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Freshfields Risk & Compliance

| 3 minutes read

How Can Foreign Investments Be Protected during Times of Unrest?

Civil and political unrest can quickly shift a country’s social and economic landscape and put the safety of people and property at risk.  When that happens, foreign investors frequently find themselves scrambling to protect their employees and investments.  Investment treaties may provide useful protections. 

Many states have agreed in international treaties to provide “full protection and security” (FPS) to foreign investments, even in times of unrest. This protection gives an investor the ability to claim compensation if the host state fails to exercise reasonable due diligence in protecting the investment.

In determining whether the host state failed to provide FPS, international tribunals will often consider the resources available to the state and whether its actions were reasonable under the circumstances. Examples of situations that amounted to a failure to provide FPS include:

  • unjustified delays in the arrival of the police, failure to take appropriate action once onsite, and subsequent abandonment by the police while harm was ongoing;[i]
  • an army patrol’s failure to mobilize to prevent saboteurs from laying explosives on a pipeline after four previous attacks, despite the patrol being only 1.5 kilometers away;[ii] 
  • a state’s failure to deploy a single police unit to prevent civilian mobs from raiding an investor’s construction camps, despite the investor’s repeated requests for intervention, and evidence that the state had the necessary resources and provided them to a different foreign investor;[iii] and
  • pillaging by the army and militias associated with the state, with the only remedial state action being two mildly phrased letters to those responsible.[iv]

Tribunals may also consider whether the investor failed to mitigate its losses. For instance, in EDF International SA and others v Argentina, the investors had removed their investments from the country while renegotiation was ongoing with the local government.[v] The tribunal held that the investors had failed to mitigate damages because they did not consider the possibility that the renegotiations could have been successful, which would then have enabled the investors to recover some value from their investment.[vi]

The host state will have the burden of proving any failure to mitigate damages and tribunals will generally defer to the investor’s business judgment, analyzing whether efforts to mitigate damages were reasonable in the circumstances. For example, tribunals have found:

  • no obligation to accept an alternate plot of land after a government expropriated the investor’s plot of land for a housing complex;[vii]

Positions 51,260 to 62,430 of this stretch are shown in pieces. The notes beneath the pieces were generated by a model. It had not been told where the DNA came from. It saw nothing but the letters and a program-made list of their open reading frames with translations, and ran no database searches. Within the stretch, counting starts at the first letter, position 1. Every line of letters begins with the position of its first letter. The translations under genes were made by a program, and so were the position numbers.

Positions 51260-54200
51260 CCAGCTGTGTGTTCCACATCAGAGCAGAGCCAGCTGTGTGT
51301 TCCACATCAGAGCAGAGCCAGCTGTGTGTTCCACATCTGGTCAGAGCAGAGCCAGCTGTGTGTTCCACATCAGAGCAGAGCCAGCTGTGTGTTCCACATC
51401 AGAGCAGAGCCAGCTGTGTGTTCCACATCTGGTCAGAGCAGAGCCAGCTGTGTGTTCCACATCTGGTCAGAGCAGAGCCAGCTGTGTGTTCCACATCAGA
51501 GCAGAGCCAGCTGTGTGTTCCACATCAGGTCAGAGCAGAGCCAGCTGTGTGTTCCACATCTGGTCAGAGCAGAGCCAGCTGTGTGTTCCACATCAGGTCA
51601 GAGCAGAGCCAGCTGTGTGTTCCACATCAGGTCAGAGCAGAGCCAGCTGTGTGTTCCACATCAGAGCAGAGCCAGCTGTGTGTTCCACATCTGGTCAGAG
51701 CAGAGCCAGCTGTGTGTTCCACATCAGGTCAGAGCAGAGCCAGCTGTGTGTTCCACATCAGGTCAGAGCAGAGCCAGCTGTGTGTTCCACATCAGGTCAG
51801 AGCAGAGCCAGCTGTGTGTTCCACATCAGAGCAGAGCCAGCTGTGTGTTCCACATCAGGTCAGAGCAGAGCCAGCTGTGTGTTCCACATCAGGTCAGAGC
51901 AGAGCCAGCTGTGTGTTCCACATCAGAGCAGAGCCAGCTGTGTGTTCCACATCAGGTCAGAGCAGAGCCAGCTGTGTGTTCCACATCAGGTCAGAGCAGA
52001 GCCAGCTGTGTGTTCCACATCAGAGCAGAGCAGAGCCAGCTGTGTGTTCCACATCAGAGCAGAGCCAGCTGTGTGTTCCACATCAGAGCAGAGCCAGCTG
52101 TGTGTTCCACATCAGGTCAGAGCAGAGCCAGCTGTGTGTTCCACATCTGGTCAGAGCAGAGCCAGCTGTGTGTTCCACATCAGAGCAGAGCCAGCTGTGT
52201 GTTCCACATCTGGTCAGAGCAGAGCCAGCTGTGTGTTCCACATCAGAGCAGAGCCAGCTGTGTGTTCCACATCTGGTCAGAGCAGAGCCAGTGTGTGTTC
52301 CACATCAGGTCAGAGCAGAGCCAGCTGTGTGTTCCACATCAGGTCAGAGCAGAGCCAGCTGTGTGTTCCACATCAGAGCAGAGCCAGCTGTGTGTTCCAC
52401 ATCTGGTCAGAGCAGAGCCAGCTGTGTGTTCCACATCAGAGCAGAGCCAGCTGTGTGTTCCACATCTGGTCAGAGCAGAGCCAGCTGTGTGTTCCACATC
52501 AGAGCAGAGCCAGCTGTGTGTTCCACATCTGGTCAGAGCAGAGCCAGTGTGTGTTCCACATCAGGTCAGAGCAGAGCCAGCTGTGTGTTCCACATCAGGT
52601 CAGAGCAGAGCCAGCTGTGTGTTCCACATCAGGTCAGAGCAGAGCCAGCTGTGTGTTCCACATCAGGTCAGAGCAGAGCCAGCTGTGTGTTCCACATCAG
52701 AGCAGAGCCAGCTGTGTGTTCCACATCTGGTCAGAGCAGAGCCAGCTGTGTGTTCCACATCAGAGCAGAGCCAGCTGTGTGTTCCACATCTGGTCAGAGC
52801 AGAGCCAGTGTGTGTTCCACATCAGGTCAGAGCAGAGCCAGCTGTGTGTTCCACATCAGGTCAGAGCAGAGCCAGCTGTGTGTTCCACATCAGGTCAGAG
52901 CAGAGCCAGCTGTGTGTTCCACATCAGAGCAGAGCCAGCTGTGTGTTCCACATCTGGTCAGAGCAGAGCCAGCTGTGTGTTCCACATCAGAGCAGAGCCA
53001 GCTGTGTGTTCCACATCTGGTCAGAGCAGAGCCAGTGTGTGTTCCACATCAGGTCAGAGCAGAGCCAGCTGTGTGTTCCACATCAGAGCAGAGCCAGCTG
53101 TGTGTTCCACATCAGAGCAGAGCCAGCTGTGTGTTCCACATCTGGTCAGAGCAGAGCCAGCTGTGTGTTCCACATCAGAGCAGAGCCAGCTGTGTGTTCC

• no obligation to use lower quality or domestically-sourced materials after the government imposed an import ban on required materials;[viii]
  • no obligation to resume operations after a multi-year suspension of operations after the government revoked the investor’s license;[ix]
  • no obligation to accept an alternative offer from the host state if it would have put the investor at a material financial and contractual disadvantage;[x] and
  • no obligation to exhaust local remedies to mitigate losses, unless there is a local remedy that may be more certain or rapid than an international claim.[xi]

Key practical take-aways

If investors find themselves in a situation of civil and political unrest and believe that the host state is not doing enough to protect their investments, they would be well advised to gather evidence of the host state’s failure to take reasonable precautionary measures and, in parallel, ensure that they are taking reasonable steps to mitigate damages. Specifically, investors should consider the following practical advice:

  • notify the government immediately when unrest threatens to harm investments and suggest how the government can intervene to help;
  • be in close contact with legal counsel as unrest unfolds so they can advise on how best to document the host state’s failure to protect the investments and provide recommendations on how to mitigate damages; 
  • record the host state’s capacity to assist, its efforts to protect other similarly-situated investors, and any other evidence that would establish that the state’s response was insufficient and/or discriminatory; and
  • document the harm to investments and the efforts made to mitigate that harm.



[i] Peter de Sutter and others v Madagascar (II) (ICSID Case No ARB/17/18) Award, 17 April 2020, paras 337-341.

[ii] Ampal-American Israel Corporation and others v Egypt (ICSID Case No ARB/12/11) Decision on Liability and Heads of Loss, 21 February 2017, paras 254, 283-291.

[iii] Cengiz Construction, Industry & Trade Company v Libya (ICC Case No 21537/ZF/AYZ) Award, 7 November 2018, paras 371, 436-452.

[iv] Ibid, paras 371, 408-435, 440, 451-452.

[v] EDF International SA and others v Argentina (ICSID Case No ARB/03/23) Award, 11 June 2012, para 174.

[vi] Ibid, paras 1301-1310.

[vii] AIG Capital Partners, Inc and CJSC Tema Real Estate Company v Kazakhstan (ICSID Case No ARB/01/6) Award, 7 October 2003, paras 10.6.4(5), 10.6.5(1).

[viii]Saar Papier Vertriebs GmbH v Poland (I) (UNCITRAL) Final Award, 16 October 1995, paras 99-102.

[ix] Middle East Cement Shipping and Handling Co SA v Egypt (ICSID Case No ARB/99/6) Award, 12 April 2002, paras 168-169.

[x] Hrvatska Elektroprivreda dd v Slovenia (ICSID Case No ARB/05/24) Award, 17 December 2015, paras 215-218.

[xi] Dunkeld International Investment Limited v Belize (I) (UNCITRAL) Award, 28 June 2016, paras 196-200.


international arbitration